Long story short, if you want to get 5.1/7.1 sound from a “TV world” device (like a TV or an Android box), the “happy path” is to buy a multi-$100 surround sound amplifier, plug every device you own into its HDMI inputs, plug its HDMI output to your TV, and plug your speakers (which must be the expensive ones with raw wires and whatnot) to the amp.

There is no easy way to go from a “TV world” audio stream played on a “TV world” device to three 3.5mm connectors so you can use a “PC world” 5.1/7.1 sound system with it.

— Surely, there must be one?, might you say with a quizzical tone that would be quite understandable given how anything and everything can be converted in the PC world nowadays.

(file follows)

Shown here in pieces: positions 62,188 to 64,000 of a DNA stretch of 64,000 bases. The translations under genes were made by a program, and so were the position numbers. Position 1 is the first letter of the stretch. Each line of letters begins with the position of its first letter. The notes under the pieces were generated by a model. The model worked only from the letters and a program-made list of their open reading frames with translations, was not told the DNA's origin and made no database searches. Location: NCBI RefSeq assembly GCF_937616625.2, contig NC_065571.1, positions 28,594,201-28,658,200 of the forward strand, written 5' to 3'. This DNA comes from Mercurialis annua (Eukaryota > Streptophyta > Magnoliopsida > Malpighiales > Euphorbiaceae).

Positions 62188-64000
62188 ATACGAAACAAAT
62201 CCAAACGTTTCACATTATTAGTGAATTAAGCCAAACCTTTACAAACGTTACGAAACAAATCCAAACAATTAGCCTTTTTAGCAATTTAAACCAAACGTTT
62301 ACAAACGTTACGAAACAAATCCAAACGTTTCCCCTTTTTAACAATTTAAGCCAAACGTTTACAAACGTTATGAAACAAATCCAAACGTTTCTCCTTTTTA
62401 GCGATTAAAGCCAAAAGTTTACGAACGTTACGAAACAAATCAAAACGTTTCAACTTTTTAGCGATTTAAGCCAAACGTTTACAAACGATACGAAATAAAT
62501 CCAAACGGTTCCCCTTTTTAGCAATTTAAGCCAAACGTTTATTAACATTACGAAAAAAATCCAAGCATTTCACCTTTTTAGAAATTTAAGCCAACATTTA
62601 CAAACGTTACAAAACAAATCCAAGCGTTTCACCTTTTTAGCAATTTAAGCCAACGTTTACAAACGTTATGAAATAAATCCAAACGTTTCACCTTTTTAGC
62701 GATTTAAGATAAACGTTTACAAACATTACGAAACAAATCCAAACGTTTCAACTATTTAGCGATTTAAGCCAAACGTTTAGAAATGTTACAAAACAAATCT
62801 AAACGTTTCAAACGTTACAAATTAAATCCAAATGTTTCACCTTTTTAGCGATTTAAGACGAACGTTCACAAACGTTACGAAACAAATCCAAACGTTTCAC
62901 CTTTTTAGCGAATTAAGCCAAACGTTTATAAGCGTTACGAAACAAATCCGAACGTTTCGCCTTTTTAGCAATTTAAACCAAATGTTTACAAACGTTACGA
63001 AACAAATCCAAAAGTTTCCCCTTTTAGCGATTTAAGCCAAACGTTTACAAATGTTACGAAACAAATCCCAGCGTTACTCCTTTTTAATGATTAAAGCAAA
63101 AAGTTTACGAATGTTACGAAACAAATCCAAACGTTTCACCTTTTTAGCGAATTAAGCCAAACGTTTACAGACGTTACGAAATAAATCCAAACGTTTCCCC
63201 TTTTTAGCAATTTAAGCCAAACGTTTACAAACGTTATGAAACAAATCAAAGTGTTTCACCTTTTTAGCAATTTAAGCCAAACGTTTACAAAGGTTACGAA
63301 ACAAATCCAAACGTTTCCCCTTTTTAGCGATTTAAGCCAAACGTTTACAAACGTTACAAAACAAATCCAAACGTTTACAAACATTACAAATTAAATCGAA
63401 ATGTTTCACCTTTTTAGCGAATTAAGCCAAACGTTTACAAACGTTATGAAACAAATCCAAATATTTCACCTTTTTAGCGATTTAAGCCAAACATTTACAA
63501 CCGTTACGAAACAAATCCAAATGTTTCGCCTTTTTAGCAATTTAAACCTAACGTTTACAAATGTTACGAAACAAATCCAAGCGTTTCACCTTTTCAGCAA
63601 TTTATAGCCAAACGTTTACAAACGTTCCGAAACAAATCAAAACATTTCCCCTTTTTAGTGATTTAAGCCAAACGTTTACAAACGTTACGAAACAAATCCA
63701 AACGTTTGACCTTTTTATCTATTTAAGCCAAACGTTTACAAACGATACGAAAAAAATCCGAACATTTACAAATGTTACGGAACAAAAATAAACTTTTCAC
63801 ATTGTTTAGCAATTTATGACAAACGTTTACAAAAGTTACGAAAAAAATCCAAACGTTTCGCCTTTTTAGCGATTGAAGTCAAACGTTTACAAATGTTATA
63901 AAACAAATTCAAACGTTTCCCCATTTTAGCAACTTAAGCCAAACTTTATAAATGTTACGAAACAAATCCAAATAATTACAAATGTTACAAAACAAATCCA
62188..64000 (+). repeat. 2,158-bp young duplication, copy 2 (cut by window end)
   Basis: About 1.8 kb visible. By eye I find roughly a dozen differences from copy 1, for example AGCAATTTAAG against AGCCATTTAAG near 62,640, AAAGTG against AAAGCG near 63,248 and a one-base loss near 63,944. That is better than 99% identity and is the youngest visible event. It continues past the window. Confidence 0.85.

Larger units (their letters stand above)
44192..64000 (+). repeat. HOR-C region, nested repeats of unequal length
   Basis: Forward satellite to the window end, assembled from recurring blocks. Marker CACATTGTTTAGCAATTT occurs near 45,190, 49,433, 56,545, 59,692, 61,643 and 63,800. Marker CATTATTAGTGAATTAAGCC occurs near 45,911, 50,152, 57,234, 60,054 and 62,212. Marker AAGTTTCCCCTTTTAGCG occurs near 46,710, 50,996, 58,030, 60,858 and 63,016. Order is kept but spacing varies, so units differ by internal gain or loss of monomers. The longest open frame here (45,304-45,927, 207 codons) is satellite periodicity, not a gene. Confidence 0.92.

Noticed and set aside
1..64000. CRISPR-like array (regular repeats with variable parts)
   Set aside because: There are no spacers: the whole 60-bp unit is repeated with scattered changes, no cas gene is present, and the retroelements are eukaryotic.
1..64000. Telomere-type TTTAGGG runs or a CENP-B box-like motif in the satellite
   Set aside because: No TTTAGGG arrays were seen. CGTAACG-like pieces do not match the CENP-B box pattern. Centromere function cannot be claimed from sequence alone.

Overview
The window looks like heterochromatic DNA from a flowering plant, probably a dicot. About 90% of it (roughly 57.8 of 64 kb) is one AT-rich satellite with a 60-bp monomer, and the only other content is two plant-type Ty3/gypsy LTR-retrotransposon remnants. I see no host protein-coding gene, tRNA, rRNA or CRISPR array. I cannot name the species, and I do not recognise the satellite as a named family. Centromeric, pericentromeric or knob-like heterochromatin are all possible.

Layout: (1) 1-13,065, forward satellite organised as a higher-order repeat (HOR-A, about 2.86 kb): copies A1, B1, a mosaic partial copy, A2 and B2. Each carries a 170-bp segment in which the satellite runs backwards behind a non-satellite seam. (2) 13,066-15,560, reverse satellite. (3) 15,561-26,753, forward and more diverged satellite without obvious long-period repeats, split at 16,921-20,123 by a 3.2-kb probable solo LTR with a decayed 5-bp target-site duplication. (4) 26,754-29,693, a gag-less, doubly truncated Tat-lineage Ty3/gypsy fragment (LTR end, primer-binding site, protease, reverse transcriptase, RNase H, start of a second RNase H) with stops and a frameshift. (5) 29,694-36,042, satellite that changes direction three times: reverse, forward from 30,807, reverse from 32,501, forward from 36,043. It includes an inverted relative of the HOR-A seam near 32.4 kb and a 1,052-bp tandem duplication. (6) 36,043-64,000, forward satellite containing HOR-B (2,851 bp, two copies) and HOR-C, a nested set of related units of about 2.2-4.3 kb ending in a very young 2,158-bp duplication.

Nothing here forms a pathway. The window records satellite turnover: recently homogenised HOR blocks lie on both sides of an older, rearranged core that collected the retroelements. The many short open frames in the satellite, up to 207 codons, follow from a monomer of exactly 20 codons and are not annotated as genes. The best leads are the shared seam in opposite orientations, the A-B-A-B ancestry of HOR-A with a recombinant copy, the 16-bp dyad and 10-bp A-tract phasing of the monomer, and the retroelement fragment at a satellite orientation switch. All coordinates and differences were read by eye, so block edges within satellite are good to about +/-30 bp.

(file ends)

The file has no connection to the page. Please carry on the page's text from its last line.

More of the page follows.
Think about it. There’s an audio stream coming from your Android box. The usual way to do things is to output audio through the HDMI output, forward it to your TV, then get the audio from the TV’s output. But your TV doesn’t have three 3.5mm outputs for surround sound. At best, it’ll have one, for headphones. The only surround-compatible audio output your TV may have is S/PDIF. And even then, most TVs can’t forward surround sound from an external HDMI device to the S/PDIF output. But what if your TV can? Well, then, you have to convert that S/PDIF signal to the three 3.5mm connectors. “Just buy a converter on Amazon!” should be the correct answer, but surround audio is complicated, and codecs are complicated, and all those $30-50 S/PDIF-to-3.5mm adapters on Amazon are either half-functional or completely broken. Sometimes they swap channels, and many codecs are unsupported so you just don’t get sound at all.